Spanish property prices have been rising at a steady rate recently and new stats by valuations firm Tinsa reinforce a continued period of sustainable growth.
Both new build and second-hand properties in Spain have increased in value inter annually for the last 10 consecutive quarters. The average price of a Spanish home is at € 1,349 per square metre in Q1 of 2019, the third consecutive monthly rise, with a year-on-year price appreciation of 4.9%.
While the major growth is still concentrated in and around Madrid and Catalu ñ a, p roperty prices across the nation have increased by 12.4% on average since bottoming out after the crisis. However, property in cities like Barcelona, Madrid, Malaga, Palma and San Sebastian have increased by 30% since the onset of the recovery period post-2007.
Notably, Tinsa’s most recent analysis urges a sense of sustainable growth, rather than a tendency towards a boom and bust cycle. Overall, prices on a national level are still 34.1% below the highest ever recorded in 2007, though some provinces and capitals with typically low valuation figures have also now posted strong quarterly gains, including growth stats above 10% in regional capitals such as Málaga, Zaragoza and Palma de Mallorca.
According to the report, Andalucía saw a 5.2% year-on-year residential property price rise in the first quarter of 2019, slightly above the national average overall. The average price per square metre in the southern region of Spain was recorded at € 1,235. This is significantly lead by the surge in interest in Malaga , home of the Costa del Sol , which registered an inter annual price increase of 10.6% at an average house price of € 1,635 per square metre — comparable only to house prices in say, Newton Le Willows in the North West of England, Buxton in the East Midlands or Carluke in Scotland (priced between £1,336-1,892 per square metre) and far below prices in Greater London, at £5,106 per square metre.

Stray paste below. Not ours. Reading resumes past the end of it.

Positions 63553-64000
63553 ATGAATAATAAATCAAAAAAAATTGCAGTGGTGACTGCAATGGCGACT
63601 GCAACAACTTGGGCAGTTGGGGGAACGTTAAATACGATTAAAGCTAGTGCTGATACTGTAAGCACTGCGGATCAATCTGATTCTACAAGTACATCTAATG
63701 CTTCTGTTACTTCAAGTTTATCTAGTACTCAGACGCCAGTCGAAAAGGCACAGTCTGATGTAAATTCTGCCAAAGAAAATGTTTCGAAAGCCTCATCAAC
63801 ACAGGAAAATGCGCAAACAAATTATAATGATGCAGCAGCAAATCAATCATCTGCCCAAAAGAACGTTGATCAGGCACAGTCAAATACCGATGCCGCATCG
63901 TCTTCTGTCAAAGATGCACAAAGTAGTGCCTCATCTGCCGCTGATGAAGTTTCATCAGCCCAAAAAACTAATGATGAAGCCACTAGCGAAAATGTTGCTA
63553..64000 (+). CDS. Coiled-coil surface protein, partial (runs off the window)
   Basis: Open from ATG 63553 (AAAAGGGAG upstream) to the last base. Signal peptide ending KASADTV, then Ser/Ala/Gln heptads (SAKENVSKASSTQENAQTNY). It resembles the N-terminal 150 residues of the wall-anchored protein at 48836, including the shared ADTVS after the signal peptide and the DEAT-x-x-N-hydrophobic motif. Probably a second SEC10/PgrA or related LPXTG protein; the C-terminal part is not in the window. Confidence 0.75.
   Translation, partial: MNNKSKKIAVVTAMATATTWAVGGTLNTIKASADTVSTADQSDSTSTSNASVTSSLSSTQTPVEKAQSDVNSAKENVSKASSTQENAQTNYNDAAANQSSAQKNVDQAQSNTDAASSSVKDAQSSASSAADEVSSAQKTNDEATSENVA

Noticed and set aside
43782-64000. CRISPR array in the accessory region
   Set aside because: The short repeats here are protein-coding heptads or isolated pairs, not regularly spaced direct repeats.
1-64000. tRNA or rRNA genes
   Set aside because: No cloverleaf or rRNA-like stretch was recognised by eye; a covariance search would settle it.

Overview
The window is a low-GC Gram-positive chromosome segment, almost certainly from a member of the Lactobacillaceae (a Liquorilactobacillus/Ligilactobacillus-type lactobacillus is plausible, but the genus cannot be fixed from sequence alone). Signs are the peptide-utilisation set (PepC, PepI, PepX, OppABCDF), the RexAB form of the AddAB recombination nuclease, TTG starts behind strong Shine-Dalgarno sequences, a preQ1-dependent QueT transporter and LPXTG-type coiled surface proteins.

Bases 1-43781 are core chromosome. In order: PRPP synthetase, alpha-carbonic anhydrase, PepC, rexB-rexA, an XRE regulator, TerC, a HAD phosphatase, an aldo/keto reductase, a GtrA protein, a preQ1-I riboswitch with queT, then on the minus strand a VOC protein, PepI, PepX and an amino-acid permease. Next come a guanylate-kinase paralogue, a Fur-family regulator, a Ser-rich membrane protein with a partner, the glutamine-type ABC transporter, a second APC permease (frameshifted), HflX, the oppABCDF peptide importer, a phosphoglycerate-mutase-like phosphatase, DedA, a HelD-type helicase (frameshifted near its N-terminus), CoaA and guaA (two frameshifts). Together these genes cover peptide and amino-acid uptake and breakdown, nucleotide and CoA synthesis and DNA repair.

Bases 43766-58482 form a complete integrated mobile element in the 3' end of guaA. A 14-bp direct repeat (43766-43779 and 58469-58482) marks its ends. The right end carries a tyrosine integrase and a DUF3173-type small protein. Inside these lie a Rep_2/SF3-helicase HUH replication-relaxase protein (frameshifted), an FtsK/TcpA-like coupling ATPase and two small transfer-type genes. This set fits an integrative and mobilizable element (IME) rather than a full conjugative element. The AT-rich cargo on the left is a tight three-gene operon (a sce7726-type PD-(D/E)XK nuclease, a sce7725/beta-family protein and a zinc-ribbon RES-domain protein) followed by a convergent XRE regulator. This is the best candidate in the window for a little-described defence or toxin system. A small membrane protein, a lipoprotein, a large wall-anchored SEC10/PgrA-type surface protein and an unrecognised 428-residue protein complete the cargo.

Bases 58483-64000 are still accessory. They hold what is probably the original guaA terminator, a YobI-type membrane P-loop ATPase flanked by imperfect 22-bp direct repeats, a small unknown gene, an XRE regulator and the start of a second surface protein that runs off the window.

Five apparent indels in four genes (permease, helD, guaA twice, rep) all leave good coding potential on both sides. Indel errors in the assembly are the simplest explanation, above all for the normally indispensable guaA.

Regardless of the outcome of Brexit, British buyers can essentially take advantage of investing in a property in sunny Spain for much cheaper than even the lower end of the domestic real estate market in the UK. Whether you are looking to relocate permanently or not, opting to buy a Spanish property in the current climate makes for a sound long-term investment.